As shown above, legislative work can bring about large scale change, but it does come with an associated bureaucratic burden. While legislation can be helpful and create change, often it is necessary to take independent action like going to the riverbank yourself and cleaning up trash to see an improvement. Starting college in Philadelphia, a city ridden with healthcare disparities, provided the opportunity for me to become actively involved with addressing healthcare disparities. Philadelphia sees large percentages of their Black and Hispanic populations generally experiencing “poor or fair” health in contrast to White populations. This distinction in health quality may be highly correlated to higher rates of uninsurance which further contribute to the downstream effects of poor healthcare access and quality.
As a member of the Wharton Undergraduate Healthcare Club, I helped create the Healthcare Literacy Clinic. The clinic’s primary initiative is to teach local members of the community about the health insurance system and assist anyone lacking proper health insurance with the sign-up process. Additionally, the clinic partners with other regional organizations that help Philadelphia residents outside of the healthcare sphere to find food, housing, and transportation resources. Determining a method to educate the population proved particularly challenging as almost 1 in 5 Philadelphia residents are uninsured and there is a relatively low literacy rate. Because of these challenges, we avoided the standard “educational” lecture model and instead wanted to engage clinic visitors in meaningful conversations. Speaking with Philadelphia residents provided insight about their time in the area and reasons why they may not have been insured, while also allowing us to guide them to the right resources to become insured.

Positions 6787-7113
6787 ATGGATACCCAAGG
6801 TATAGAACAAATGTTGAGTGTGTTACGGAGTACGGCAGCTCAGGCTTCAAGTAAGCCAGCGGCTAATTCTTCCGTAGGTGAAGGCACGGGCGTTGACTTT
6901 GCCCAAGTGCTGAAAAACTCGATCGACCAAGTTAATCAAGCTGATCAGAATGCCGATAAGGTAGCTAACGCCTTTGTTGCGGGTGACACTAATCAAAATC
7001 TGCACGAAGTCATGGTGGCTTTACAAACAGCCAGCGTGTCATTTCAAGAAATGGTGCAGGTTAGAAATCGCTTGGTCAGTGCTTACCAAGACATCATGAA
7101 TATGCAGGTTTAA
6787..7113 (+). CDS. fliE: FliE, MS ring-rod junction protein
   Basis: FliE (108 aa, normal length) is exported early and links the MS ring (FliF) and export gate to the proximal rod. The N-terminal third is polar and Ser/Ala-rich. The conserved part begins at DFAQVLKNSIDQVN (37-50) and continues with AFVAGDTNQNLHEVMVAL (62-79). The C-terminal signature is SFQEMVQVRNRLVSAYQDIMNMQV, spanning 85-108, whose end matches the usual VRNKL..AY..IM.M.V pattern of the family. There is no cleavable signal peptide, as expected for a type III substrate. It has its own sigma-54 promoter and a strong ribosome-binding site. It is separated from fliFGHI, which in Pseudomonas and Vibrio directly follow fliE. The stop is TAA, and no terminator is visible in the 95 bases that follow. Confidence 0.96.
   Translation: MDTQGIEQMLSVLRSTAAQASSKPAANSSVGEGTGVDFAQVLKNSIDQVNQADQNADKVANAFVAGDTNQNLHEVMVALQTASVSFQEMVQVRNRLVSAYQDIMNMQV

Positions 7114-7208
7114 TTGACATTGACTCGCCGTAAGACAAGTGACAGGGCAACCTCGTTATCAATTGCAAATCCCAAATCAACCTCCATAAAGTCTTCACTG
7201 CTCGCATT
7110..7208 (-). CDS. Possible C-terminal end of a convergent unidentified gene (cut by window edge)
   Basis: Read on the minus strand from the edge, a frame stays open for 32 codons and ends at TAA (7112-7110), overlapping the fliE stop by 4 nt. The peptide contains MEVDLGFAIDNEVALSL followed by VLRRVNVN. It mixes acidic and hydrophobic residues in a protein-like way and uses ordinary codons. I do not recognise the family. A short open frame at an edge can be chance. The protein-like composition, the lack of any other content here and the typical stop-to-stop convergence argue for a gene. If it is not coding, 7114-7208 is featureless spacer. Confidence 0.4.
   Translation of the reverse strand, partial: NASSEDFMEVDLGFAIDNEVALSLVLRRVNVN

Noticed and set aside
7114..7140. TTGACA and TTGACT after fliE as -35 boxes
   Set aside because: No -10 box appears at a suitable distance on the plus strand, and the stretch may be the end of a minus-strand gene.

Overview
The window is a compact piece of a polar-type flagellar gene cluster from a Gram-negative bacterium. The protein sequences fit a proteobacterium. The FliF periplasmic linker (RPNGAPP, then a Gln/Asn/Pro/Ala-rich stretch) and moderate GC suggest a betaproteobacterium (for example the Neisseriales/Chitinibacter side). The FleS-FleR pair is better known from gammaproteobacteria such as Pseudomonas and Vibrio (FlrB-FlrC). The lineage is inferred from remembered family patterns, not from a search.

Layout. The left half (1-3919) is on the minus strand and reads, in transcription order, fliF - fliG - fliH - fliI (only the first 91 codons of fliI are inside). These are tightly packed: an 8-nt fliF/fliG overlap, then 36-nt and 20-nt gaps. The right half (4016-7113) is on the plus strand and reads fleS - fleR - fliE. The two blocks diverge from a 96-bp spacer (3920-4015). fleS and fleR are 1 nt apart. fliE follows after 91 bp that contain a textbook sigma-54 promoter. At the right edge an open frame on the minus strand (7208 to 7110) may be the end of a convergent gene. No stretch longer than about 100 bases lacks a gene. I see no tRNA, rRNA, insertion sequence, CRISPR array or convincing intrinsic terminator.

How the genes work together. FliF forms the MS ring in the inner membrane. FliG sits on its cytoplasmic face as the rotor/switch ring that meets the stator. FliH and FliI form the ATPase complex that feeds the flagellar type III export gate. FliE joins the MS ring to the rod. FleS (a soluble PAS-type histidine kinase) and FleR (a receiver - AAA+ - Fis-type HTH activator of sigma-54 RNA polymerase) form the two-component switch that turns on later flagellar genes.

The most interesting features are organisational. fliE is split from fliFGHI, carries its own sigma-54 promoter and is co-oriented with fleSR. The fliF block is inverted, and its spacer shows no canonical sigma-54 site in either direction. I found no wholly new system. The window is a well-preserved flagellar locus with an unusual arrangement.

The Healthcare Literacy Clinic aims to continue this initiative year-round and gather additional quantitative data on the issue to help us focus our approach. Ideally, this will allow us to expand to more clinics across Philadelphia and provide this important service to even more residents. By assisting more residents to enroll in health insurance and/or directing them to the right community resources, we hope to create longitudinal change. Like treating the water supply upstream, determining ways to assist those with adverse socioeconomic influences, can hopefully deter the downstream effects that lead to unequal medical care. It is important to embody the change we want to happen. Grassroot approaches are an equally important method of action to work with members of our community and bring about change. Working with the Penn Healthcare Management Department, we managed to develop more educational materials to distribute which includes information about local and online resources on how to get sign up for insurance, find local health specialists, and mental health resources around the city of Philadelphia.
Despite the growing severity of these disparities and the downstream effect they have on neighborhoods, cities, and the country, starting with small changes in a local community can have an impact. Working with the local government, a health clinic, or determining another way to take action can help. Healthcare is a universal human right and future leaders can help now to ensure that everyone is granted this right. As discussed, there are many populations that do not receive the same care quality as others and need help. It’s time for researchers, and policy makers, and anyone who wants to preserve the universal right to healthcare to address the inequality faced across the nation and help to alleviate the downstream effects of these large healthcare disparities. Large or small, legislative or one-on-one, the actions that we take now can set us on the right track to cleaning up the water supply.
Aaron Anandarajah is a junior at the University of Pennsylvania. He studies neuroscience with a minor in healthcare management and chemistry. In addition to studying traumatic brain injury and neurocritical care, Aaron is also interested in the intersection of medicine and health policy, with what can be done to promote health equity.
Outside of class, Aaron loves to play soccer and basketball, watch and review movies, and try new restaurants with friends.